Plant Health Problems
Diseases caused by Fungi:
Rusts, Coleosporium, Puccinia.
Symptoms of rust infection are first visible as chlorotic lesions on the upper
leaf surface. Diagnostic symptoms then develop on the underside of the leaf and
appear as pustules which break open to reveal the orange-rusty powdery spores
for which these diseases get their name. Depending upon the particular rust
fungus, alternate hosts may be involved including several types of pine. Rusts
can result in some defoliation, especially when plants are crowded.
These diseases can be minimized by cleaning up plant refuse in the fall and by
adequate spacing of the plants to promote good air circulation. Although not
usually necessary, applications of fungicides can be made when new growth
emerges in the spring. Among the compounds registered for use in Connecticut are
mancozeb, maneb, and triadimefon. Consult the label for dosage rates and safety
Powdery mildew, Erysiphe.
White powdery spots or patches develop on leaves and occasionally on stems.
Symptoms often first appear on the upper surfaces of the leaves and are usually
most pronounced during hot, humid weather. Heavily infected leaves turn brown
Disease can be minimized by avoiding overcrowded spacing of plants and by
carefully picking off affected leaves as soon as symptoms are evident.
Symptomatic leaves can be placed into a plastic bag in order to avoid spreading
the spores of the fungus to other plants. Use of fungicides is usually not
necessary. However, applications can be made as soon as symptoms are visible.
Among the compounds registered for use in Connecticut are horticultural oil,
sulfur, potassium bicarbonate, and thiophanate-methyl. Consult the label for
dosage rates and safety precautions.
Root rots, Rhizoctonia solani, Fusarium sp.
The above-ground symptoms of root rots are non-specific and include a general
wilting, decline, and collapse of the foliage and the entire plant. This
general droopiness or flaccid appearance is often accompanied by browning and
rotting of the roots and the crown. Yellowing and death of the outer leaves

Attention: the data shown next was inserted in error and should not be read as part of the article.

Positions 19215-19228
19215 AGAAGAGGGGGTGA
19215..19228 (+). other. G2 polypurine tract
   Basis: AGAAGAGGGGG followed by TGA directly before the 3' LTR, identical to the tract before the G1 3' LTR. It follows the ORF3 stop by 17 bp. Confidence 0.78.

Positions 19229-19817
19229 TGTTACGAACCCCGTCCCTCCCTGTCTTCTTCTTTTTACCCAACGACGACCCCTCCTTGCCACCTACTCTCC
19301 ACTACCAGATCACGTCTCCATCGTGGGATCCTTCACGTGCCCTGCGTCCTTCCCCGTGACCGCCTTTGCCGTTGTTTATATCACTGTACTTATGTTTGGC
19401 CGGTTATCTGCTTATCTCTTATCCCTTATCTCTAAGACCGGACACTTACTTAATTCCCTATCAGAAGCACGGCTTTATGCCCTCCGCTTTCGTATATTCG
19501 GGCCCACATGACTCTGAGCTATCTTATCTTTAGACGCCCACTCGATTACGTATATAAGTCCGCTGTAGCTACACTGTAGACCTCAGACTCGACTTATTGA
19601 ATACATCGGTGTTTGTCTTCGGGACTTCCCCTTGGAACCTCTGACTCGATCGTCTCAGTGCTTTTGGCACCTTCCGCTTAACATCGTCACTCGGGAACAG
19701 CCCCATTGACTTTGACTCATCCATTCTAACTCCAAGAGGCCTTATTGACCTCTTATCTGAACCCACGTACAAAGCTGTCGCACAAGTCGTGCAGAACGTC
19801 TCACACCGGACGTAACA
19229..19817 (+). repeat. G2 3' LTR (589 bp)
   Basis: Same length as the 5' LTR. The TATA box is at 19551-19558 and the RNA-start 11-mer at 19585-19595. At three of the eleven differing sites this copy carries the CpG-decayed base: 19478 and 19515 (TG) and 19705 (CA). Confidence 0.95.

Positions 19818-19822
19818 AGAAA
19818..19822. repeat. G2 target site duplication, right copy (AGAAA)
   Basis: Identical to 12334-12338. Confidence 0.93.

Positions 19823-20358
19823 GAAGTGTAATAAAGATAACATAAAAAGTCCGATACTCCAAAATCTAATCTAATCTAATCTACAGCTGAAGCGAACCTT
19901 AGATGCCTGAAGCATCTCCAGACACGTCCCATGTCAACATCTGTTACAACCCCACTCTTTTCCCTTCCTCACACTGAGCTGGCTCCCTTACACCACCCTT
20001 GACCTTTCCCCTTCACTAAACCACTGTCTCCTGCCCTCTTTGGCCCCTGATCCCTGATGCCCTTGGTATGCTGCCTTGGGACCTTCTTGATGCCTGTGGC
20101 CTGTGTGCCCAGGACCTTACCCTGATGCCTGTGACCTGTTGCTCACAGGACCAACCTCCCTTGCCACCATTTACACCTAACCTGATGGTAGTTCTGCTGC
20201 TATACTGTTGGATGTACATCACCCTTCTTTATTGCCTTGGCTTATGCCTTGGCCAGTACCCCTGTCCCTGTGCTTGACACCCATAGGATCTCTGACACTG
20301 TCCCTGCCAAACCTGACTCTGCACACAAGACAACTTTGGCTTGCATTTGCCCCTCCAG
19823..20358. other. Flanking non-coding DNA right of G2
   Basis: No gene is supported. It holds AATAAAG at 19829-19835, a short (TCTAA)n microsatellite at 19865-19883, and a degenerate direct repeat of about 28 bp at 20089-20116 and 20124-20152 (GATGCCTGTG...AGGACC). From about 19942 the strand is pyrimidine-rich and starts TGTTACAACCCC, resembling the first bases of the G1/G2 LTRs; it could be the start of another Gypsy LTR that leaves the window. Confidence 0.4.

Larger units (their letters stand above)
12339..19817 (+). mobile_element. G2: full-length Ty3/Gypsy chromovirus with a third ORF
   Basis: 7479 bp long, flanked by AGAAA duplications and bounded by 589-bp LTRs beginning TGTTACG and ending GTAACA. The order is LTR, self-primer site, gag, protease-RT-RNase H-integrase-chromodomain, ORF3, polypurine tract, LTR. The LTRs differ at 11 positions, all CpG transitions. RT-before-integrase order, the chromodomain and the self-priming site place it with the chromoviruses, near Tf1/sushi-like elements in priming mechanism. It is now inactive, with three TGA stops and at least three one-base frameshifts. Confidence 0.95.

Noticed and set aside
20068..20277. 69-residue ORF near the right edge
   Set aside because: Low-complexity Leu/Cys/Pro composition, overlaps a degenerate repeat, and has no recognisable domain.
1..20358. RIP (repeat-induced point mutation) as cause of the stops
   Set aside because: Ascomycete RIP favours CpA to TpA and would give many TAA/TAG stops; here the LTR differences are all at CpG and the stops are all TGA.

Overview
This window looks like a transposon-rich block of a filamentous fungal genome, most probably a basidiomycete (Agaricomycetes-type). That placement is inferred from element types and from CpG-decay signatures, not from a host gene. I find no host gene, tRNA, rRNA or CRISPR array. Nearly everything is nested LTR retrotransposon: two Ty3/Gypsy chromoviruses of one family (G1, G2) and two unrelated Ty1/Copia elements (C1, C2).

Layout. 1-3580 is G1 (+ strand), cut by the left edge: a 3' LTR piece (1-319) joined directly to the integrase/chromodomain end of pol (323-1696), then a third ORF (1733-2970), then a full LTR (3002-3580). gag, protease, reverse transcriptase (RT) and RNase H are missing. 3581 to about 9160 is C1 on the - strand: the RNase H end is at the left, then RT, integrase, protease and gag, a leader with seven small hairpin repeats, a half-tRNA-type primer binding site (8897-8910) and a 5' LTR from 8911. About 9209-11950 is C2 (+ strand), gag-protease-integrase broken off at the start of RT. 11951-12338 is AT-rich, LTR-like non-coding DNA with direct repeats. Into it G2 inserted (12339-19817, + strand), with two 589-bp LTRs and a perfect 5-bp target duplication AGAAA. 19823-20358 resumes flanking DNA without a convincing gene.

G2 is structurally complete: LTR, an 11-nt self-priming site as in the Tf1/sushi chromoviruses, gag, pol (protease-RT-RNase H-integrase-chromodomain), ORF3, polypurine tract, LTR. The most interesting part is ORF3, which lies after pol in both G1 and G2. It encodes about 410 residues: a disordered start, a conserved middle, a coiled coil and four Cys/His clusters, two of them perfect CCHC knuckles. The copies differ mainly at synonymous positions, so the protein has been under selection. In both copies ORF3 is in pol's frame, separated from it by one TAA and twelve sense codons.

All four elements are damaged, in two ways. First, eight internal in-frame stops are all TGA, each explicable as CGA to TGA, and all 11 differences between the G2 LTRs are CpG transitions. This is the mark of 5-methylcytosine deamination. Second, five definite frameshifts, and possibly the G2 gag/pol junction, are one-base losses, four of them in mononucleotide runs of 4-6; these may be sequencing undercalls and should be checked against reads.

follows, until finally the entire plant is dead.
Control can be difficult once plants are infected so prevention is important.
It is helpful to avoid overwatering, especially in heavy soils, and to avoid
watering directly into the crown area of the plant. Highly symptomatic plants
can be rogued and removed since recovery is unlikely.
Foxglove aphid, Aulacorthum solani.
This green aphid injures bellflower by sucking plant sap. They may be managed
by spraying with insecticidal soap or ultrafine horticultural oil, which are
among the compounds registered for control of this pest in Connecticut. Consult
the labels for dosage rates and safety precautions.
Garden slugs, Limax maximus.
Greenhouses, as well as moist, shaded outdoor gardens, are sometimes infested
by garden slugs. These slugs are molluscs with no shell. They feed mostly at
night, eating notches along the margins and holes in the interior of tender
leaves, leaving a slimy, iridescent trail wherever they crawl. During the day,
they hide under rubbish.
Slugs can be controlled by lightly cultivating the ground in the spring to
destroy dormant slugs and their eggs. A band of diatomaceous earth put around
newly set plants will control slugs by rupturing their epidermis. Placing a
small board in the flowerbed for the slugs to hide under during the day makes
it easy to destroy many at one time. A bowl of beer, sunk into the ground, with
a roof to protect from sun and keep large animals out, will act as a bait and
the slugs will drown. If necessary, chemicals such as metaldehyde, which is
among the compounds registered for use against this pest in Connecticut, will
control slugs. Consult the label for dosage rates and safety precautions.
Onion thrips, Thrips tabaci.
Thrips are very small insects with narrow, fringed wings that are lacking in
the nymphs. In feeding, a thrips leaves a whitish chain-like mark on the
surface. They may be managed by spraying spinosad,
which is among the compounds registered for control of this pest in Connecticut.
Consult the label for dosage rates and safety precautions.